I’ve been reading slowly through Martha Beck’s book The Joy Diet, a guide for leading a happier life. I’ve always enjoyed her columns in Oprah magazine, and the book is just as good.

I came across an interesting passage that got me thinking….

People can have a hard time identifying what’s really important to them in life, and discovering what they really want to do in life. Ms. Beck, a therapist, says sometimes clients find it hard to dig through the layers of rationalization and obligation we pile on our lives to find the answer.

I’ve got a good “cut to the chase” question for that: “When you were in first grade, what did you want to be when you grew up?” This sometimes helps people get back to the simple joys and desires they had, before shoulda/woulda/coulda took over.

Martha has another great question to ask yourself:

“What were you doing on the evening of 9/11?”

Her point is, the morning of 9/11, everyone was doing the same ol’ same ol’, taking care of what they thought they should be taking care of. But by the end of the day, people were doing something drastically different. They were desperately hold on to, or reaching out to, the things they felt were really important.

The evening of 9/11, I was out having my birthday dinner with my husband. The only other people out were other people having their sad little birthday dinners, too. But what cheered me (a little) that day was that despite what had happened, we were still determined to celebrate the small, important milestones in our lives.

And by the next day, I’d written this essay called An Ancient Story for Modern Times.

Reading Martha’s passage, I realized several things.

My first real response to 9/11 was to put it in context for my children, and hold my family close.

My second response was to go to my studio and make my art.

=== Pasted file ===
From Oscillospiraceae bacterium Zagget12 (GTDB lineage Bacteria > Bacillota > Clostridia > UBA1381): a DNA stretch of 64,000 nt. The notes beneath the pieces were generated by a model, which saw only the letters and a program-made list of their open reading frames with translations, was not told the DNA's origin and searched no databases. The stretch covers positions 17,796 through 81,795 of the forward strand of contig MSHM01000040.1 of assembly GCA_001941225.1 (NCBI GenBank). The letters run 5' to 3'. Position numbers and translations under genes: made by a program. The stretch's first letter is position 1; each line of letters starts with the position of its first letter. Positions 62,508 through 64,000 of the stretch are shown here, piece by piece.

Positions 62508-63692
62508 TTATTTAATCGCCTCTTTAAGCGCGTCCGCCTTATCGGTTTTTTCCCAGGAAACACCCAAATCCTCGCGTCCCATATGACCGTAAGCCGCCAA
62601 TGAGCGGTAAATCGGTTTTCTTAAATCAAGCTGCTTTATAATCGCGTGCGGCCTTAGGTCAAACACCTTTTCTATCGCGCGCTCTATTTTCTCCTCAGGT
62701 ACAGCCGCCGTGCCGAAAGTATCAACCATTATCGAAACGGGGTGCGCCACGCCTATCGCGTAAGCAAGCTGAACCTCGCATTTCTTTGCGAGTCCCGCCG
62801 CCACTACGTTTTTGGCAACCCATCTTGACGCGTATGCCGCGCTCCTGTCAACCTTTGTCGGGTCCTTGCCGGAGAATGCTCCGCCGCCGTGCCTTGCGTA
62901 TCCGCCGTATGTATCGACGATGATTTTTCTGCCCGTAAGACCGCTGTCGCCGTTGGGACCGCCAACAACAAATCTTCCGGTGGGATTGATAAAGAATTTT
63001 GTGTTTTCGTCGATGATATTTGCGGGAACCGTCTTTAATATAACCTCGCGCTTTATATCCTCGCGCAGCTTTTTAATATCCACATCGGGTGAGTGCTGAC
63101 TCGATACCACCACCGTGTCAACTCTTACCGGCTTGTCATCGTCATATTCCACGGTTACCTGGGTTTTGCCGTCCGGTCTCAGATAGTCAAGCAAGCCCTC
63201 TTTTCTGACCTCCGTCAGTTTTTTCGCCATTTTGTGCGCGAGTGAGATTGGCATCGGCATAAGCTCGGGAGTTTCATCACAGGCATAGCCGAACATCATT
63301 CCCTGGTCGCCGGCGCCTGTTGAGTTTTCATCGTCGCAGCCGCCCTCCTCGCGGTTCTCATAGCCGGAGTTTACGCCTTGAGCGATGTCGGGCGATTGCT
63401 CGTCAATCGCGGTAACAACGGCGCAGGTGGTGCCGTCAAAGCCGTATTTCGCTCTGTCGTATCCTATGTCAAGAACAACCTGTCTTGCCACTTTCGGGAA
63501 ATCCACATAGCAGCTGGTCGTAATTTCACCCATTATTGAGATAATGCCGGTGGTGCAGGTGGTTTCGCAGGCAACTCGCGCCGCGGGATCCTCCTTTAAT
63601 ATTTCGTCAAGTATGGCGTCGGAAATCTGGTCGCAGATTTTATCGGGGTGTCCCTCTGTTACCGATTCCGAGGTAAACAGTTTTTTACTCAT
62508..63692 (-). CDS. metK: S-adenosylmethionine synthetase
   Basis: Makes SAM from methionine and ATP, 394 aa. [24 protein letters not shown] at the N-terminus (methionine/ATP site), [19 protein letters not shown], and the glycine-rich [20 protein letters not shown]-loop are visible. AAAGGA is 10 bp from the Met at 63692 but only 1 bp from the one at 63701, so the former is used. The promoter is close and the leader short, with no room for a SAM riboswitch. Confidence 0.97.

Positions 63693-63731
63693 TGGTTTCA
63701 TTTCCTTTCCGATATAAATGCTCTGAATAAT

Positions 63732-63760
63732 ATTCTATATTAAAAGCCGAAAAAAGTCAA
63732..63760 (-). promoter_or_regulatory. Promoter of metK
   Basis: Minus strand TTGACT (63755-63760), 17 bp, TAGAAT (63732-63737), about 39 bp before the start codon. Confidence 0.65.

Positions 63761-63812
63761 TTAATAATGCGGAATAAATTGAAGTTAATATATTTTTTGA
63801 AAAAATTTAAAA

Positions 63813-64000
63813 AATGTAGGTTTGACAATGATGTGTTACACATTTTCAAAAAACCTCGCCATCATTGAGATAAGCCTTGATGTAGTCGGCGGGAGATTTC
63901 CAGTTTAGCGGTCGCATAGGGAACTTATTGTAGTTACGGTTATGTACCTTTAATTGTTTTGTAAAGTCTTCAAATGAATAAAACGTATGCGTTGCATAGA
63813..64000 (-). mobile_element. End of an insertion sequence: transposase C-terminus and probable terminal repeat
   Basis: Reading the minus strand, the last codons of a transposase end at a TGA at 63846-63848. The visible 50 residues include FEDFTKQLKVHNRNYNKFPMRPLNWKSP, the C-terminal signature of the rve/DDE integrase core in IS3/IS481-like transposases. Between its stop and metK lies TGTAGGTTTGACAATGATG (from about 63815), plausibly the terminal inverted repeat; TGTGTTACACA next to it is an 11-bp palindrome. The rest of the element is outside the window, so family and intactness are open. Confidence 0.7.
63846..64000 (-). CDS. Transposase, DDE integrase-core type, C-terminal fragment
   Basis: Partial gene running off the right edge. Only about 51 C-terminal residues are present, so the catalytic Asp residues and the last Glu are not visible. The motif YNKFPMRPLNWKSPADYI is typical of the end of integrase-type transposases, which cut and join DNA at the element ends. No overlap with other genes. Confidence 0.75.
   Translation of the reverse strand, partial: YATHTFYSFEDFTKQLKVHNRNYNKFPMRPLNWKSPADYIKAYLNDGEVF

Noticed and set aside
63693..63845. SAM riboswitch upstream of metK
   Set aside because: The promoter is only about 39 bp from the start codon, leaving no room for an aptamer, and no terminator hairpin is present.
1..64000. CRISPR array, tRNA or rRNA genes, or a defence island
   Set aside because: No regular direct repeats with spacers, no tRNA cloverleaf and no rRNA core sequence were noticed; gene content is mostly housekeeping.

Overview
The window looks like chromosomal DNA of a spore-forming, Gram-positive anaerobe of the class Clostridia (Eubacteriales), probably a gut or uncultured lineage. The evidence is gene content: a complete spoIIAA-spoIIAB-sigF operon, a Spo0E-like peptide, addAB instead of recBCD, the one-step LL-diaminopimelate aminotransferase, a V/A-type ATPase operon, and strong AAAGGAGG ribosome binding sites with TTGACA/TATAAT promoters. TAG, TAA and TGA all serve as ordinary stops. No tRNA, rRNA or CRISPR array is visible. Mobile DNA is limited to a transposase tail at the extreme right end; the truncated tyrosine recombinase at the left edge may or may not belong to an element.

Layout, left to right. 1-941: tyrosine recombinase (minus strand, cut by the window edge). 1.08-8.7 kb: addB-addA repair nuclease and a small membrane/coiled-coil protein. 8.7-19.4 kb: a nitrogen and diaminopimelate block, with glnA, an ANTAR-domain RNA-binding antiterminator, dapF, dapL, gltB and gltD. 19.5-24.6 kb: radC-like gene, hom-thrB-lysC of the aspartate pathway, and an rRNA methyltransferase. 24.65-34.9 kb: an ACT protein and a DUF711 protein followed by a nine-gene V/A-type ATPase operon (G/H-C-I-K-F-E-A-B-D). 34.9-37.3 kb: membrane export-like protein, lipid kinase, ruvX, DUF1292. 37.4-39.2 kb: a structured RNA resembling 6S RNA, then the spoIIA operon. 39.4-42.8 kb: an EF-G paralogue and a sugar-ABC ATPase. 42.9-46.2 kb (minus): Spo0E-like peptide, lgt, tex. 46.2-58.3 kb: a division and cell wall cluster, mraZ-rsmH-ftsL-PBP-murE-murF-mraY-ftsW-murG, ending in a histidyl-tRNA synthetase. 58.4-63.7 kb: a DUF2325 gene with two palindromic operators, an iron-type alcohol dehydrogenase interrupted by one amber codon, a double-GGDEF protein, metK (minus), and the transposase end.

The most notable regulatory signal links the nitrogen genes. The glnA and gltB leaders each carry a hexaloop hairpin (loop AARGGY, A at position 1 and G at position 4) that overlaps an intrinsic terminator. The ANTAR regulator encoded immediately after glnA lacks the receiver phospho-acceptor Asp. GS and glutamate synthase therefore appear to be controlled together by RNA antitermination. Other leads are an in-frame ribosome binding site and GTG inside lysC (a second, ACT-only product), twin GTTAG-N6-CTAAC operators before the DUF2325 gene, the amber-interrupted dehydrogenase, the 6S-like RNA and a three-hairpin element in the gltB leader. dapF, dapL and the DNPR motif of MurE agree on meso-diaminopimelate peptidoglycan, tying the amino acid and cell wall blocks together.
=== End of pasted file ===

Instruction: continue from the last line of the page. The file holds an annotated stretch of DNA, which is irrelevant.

My third response was to write about it in context with my story. And to retell that story to others.

I guess I’m more on track in my life than I realize….


3 thoughts on “WHAT WERE YOU DOING?

  1. When I was in first grade my teacher made us 5 & 6 year olds write these little notes to ourselves. In painstaking letters we wrote our favourite colours, our best friends name and what we wanted to be when we grew up. This was in 1982.

    About 6 years ago, my first grade teacher was moving and found the envelope in her storage boxes and sent out the messages to old students who’s names she could easily find. My name and location haven’t changed so I was lucky and got this little bit of memory lane in the mail one day.

    On the fourth line, in dreadful print, it says: I will be an artist when I grow up.

    That letter was the kick to remember what was most important.


  2. I spent most of the day on 9/11 with my family. And I was folding paper cranes. I had started to fold 1000 paper cranes, and after the events of the day, it was an act of wishing for peace. What am I doing today? Working on a large project making cranes from paper and polymer clay.


  3. Elaine, what a great story! And what a nice teacher you had. I hope you frame that letter to yourself….

    Judy, thank you for sharing your 9/11 story. It’s good to know that even the tiniest act can grow into something wonderful and fulfilling.


Leave a Reply

Fill in your details below or click an icon to log in:

WordPress.com Logo

You are commenting using your WordPress.com account. Log Out /  Change )

Google+ photo

You are commenting using your Google+ account. Log Out /  Change )

Twitter picture

You are commenting using your Twitter account. Log Out /  Change )

Facebook photo

You are commenting using your Facebook account. Log Out /  Change )


Connecting to %s